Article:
University of Rochester researchers say they have developed software that gauges human feelings through speech, with significantly greater accuracy than conventional approaches. "We actually used recordings of actors reading out the date of the month — it really doesn't matter what they say, it's how they're saying it that we're interested in," says Rochester professor Wendi Heinzelman.
The program analyzes 12 features of speech, such as pitch and volume, to identify one of six emotions from a sound recording. During testing, the system achieved 81 percent accuracy. "The research is still in its early days, but it is easy to envision a more complex app that could use this technology for everything from adjusting the colors displayed on your mobile to playing music fitting to how you're feeling after recording your voice," Heinzelman says.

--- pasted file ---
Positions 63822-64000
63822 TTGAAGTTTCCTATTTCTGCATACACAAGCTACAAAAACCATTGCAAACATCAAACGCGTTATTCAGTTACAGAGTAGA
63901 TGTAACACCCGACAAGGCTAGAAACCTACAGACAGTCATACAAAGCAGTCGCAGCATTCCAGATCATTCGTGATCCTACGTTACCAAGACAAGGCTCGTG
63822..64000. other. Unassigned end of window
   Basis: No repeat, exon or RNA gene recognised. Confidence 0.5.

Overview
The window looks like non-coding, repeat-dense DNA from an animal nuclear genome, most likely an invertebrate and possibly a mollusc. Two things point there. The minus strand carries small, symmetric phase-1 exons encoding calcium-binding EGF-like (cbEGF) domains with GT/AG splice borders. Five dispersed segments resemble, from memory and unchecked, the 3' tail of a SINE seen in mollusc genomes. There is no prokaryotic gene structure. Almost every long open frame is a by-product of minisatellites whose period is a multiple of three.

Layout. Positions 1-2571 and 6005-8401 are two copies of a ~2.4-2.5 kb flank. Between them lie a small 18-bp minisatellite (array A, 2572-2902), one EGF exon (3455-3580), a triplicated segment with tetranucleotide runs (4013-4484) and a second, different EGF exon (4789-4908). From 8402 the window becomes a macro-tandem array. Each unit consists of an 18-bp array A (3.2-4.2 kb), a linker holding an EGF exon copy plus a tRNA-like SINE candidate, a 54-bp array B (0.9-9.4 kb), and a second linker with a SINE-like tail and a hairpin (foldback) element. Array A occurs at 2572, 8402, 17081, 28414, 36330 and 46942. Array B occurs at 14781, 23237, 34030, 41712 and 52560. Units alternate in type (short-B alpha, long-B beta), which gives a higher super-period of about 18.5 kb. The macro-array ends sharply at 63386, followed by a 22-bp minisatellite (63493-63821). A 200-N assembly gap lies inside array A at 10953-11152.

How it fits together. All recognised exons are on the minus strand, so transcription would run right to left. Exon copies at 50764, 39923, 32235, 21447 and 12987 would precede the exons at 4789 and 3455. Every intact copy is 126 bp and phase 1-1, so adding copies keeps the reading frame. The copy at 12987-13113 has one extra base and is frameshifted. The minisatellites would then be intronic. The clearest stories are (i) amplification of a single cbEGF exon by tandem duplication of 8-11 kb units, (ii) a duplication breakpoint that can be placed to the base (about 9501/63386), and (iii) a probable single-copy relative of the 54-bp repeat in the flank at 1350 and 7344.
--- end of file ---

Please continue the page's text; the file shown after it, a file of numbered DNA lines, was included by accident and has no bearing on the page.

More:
The researchers established 12 features in speech that were measured in each recording at short intervals. They then categorized each of the recordings and used them to teach the program what various emotions sound like. "We want to be confident that when the computer thinks the recorded speech reflects a particular emotion, it is very likely it is indeed portraying this emotion," Heinzelman says.
From University of Rochester
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